1 vote Thank Flag Link Fri Dec 31, 2010
We're closing most of our short sales. Where we've had issues, it's been related to BoA.
1 vote Thank Flag Link Thu Sep 23, 2010
So far, 100% of my listings have received offers. 90% of them go full term to approval without losing a buyer. The ones that do not have buyers who walk away close 100% of the time.

It is irresponsible for a listing agent to take a short sale listing if they intend to outsource the negotiations to someone other than another agent on a referral basis. Attorneys screw things up. :)
1 vote Thank Flag Link Fri Sep 17, 2010
Thats a trick question. I think it is "100%" unethical to give ANY answer to that. Why? Because the listing agent or negotiator has little to do with deals falling apart in most cases. Reality is, deals fall apart because of sellers not cooperating, tenants who will not cooperate, buyers backing out, or 2nd lenders being a pain in the bottom most of the time. Most deals fall apart through something that is completely out of the control of the listing agent or person negotiating the files.

Any consumer should consider this reality, and use caution on anyone claiming "X%" of our short sales close!

There is definitely no substitute for experience, and the best place to start is to find a good, experienced agent in your area to help with the short sale:
1 vote Thank Flag Link Wed Apr 28, 2010
Exactly. To even say "we close X% of our short sales" is basically a complete scam artist/dishonest person, as the mitigation company or agent are NOT the reason most transactions fall apart. While yes, it does take a good team and negotiator and agent, its usually 1.) the buyer 2.) the seller or 3.) the lender who drops the ball or does not perform.

It does all start with finding a good agent:
1 vote Thank Flag Link Thu Mar 4, 2010
I work in mid-Florida in the past 2 to 3 years I have listed about 75 shorts have closed a little better than half currently have 21 pending. My background (commercial loan default - mitigator) gave me the knowledge to do them. However, you have to decide if you want to be a negotiator or a realtor. I outsource the negotiation aspect of the mitigation process now.

All lenders will accept, based on varying issues regarding, policies (both internal and external), encumbarances, debt to be forgived, language of loan default, investor ratios, mortgagor solvency issues etc, will determine approval.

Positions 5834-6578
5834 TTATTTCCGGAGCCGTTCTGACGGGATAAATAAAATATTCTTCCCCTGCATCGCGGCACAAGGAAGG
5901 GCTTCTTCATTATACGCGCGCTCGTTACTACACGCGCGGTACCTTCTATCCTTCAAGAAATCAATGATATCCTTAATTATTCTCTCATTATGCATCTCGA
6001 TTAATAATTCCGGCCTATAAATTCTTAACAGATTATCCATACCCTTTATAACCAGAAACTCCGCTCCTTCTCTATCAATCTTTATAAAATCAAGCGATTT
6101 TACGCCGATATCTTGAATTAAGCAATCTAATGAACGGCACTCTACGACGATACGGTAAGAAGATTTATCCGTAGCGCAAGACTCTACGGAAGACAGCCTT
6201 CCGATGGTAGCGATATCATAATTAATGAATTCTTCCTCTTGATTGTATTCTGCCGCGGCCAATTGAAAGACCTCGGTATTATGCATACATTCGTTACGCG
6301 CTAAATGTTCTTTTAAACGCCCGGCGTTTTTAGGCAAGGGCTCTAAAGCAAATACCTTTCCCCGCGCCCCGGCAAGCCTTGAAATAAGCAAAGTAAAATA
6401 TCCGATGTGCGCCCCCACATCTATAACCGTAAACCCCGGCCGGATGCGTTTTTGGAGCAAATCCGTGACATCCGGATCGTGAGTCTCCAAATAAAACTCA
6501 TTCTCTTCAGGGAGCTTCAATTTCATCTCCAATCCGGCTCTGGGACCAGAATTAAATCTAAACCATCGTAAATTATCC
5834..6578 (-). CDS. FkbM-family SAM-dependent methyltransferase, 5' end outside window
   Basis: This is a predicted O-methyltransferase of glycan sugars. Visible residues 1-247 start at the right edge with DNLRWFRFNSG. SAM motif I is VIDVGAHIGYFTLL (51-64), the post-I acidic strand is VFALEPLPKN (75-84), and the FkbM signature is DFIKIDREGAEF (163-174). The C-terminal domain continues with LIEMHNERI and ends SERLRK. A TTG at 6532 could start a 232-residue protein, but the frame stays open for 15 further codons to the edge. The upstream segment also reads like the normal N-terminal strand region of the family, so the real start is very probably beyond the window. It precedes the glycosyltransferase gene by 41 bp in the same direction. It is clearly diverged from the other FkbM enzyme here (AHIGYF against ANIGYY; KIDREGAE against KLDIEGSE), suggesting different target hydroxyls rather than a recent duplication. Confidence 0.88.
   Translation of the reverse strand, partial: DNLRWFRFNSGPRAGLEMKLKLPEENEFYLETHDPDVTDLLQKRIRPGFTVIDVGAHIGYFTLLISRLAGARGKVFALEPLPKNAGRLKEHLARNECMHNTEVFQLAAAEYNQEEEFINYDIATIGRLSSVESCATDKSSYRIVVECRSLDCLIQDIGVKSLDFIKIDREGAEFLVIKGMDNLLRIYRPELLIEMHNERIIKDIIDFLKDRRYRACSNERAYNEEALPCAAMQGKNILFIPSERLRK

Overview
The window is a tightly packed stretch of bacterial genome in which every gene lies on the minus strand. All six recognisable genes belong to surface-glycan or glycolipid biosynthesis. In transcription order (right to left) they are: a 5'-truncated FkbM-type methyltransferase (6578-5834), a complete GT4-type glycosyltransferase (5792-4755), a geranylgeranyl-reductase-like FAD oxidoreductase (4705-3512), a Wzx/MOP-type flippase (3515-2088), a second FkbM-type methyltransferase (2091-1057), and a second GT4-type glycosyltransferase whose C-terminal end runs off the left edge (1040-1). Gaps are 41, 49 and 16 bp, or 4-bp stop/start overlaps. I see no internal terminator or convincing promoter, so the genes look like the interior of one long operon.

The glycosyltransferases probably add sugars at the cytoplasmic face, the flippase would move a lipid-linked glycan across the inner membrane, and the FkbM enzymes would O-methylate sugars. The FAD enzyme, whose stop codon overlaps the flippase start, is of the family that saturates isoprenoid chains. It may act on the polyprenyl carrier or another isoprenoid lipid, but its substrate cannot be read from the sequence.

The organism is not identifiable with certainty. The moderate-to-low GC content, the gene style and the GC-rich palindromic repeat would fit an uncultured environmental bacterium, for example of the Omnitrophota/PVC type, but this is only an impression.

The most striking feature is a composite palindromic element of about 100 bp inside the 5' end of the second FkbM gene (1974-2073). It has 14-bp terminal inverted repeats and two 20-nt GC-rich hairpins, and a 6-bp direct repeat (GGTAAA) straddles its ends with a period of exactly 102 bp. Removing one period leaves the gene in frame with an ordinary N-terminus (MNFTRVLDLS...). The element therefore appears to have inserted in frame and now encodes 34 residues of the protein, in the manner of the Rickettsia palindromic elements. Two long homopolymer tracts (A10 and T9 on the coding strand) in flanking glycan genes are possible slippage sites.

Frustrations - are based on the understanding the knowledge of the mitigagtion process of all parties attached to the outcome.

Experuiences - many.

Accomplishments - as in any real estate transaction having buyer and seller happy and me being paid.

Happy short selling.!
1 vote Thank Flag Link Thu Aug 6, 2009
Personally, I am closing about 90% of the short sales that I have under contract. If it does not close, it is because the buyer has gotten tired of the waiting game with the current lender and they must move on in order to preserve their own new loan and obtain a home. I handle my short sales myself and follow up on them once a week for those that are not in critical condition. I worked one this week that was slated for foreclosure on Friday and it was avoided as of Wednesday afternoon. 1st and a 2nd. The 2nd had to agree to settle for "x" amount and now the 1st is reviewing for a short payoff acceptance.
The most frustrating part to me now is waiting on the MI companies who hide behind closed doors, shields and anything else to keep from being discovered and will not speed up their process.
1 vote Thank Flag Link Sat Mar 21, 2009
I have actually only had one. I have had three buyers on it though. The first two got frustrated because it took so long for the bank to answer and gave up. I was able to close it on the third buyer. It was a little frustrating, but if you stay on top of it, it can be accomplished.
1 vote Thank Flag Link Thu Mar 19, 2009
We specialize in short sales. So far the only ones we haven't closed are ones that get approved and the sellers change their minds, or the sellers are not cooperative in taking showings or making their home presentable.
1 vote Thank Flag Link Thu Mar 19, 2009
The rate of closure it would seem is directly proportional to how much training and experience the listing agent has...we are Certified Distressed Property Experts having been certified in short sale transactions and been absolutely 100% successful both residentially and commercially. You have to know what you don't know and know that every realtor does not have the training to do a short sale successfully.
1 vote Thank Flag Link Thu Mar 19, 2009
I would love to put you to the test, I have nothing to prove here, but I think you do!....SO, I am giving that opportunity for you to broadcast to us dumb, unworthy of a license, on and on of whatever else you think about us. Here's the challenge "tempedude" that wants his next purchase to be in 85254, stock broker, loss mitigator, that does not need a crystal ball to know exactly when the "bottom" will be... upload a photo of yourself here on Trulia (you should be able to that with your eyes closed), give us a name (your name first, last) so we can look you up on the tax records, to see if all the properties you bought, sold, rented, that you have accomplished..... even exist! From all the responses you give here on Trulia, it is safe to assume.....